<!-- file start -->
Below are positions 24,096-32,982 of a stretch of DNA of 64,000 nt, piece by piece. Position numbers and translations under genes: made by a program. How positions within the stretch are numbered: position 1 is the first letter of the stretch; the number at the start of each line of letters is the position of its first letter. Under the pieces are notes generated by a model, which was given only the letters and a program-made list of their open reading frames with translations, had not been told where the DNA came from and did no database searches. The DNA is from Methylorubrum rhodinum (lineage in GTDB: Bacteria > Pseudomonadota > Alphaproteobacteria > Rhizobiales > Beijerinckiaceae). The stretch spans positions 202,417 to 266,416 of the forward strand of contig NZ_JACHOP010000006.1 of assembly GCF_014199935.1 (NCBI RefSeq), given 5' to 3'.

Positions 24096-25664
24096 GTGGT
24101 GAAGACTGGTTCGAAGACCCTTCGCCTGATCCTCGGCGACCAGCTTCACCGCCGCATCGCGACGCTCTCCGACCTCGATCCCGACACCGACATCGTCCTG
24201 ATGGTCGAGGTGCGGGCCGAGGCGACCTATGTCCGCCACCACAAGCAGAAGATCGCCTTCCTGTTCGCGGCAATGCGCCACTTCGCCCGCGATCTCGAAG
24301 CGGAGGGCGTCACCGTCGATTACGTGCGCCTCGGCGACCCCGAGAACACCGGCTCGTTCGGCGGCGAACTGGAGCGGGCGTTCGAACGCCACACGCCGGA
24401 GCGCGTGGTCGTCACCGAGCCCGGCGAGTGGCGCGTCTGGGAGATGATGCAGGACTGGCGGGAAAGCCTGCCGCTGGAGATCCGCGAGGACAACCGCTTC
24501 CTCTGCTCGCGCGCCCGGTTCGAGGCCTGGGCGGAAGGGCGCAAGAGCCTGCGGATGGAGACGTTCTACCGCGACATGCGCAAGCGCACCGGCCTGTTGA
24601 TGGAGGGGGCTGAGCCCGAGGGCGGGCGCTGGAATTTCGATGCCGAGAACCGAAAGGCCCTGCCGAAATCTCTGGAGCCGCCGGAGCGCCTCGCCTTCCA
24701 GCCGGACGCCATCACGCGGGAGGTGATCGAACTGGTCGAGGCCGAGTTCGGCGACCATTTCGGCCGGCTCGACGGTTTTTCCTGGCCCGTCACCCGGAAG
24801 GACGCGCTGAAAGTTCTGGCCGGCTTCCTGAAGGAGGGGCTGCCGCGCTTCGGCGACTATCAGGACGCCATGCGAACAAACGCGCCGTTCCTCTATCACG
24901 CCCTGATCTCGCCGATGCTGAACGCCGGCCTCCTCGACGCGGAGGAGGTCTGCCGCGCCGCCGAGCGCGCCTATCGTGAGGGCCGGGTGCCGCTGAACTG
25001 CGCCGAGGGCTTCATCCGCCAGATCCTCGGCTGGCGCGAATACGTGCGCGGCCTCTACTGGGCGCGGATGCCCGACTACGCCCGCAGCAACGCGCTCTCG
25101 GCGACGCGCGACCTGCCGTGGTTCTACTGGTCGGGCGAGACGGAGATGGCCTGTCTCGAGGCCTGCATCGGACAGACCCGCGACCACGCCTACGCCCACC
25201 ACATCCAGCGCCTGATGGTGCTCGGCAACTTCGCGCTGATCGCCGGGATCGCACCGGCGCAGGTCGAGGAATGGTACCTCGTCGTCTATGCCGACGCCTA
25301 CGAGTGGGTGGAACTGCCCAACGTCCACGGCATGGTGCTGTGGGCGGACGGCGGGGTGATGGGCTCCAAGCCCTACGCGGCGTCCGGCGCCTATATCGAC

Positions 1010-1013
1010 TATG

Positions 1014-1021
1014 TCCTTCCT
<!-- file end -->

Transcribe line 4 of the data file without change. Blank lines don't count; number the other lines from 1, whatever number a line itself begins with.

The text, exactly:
24101 GAAGACTGGTTCGAAGACCCTTCGCCTGATCCTCGGCGACCAGCTTCACCGCCGCATCGCGACGCTCTCCGACCTCGATCCCGACACCGACATCGTCCTG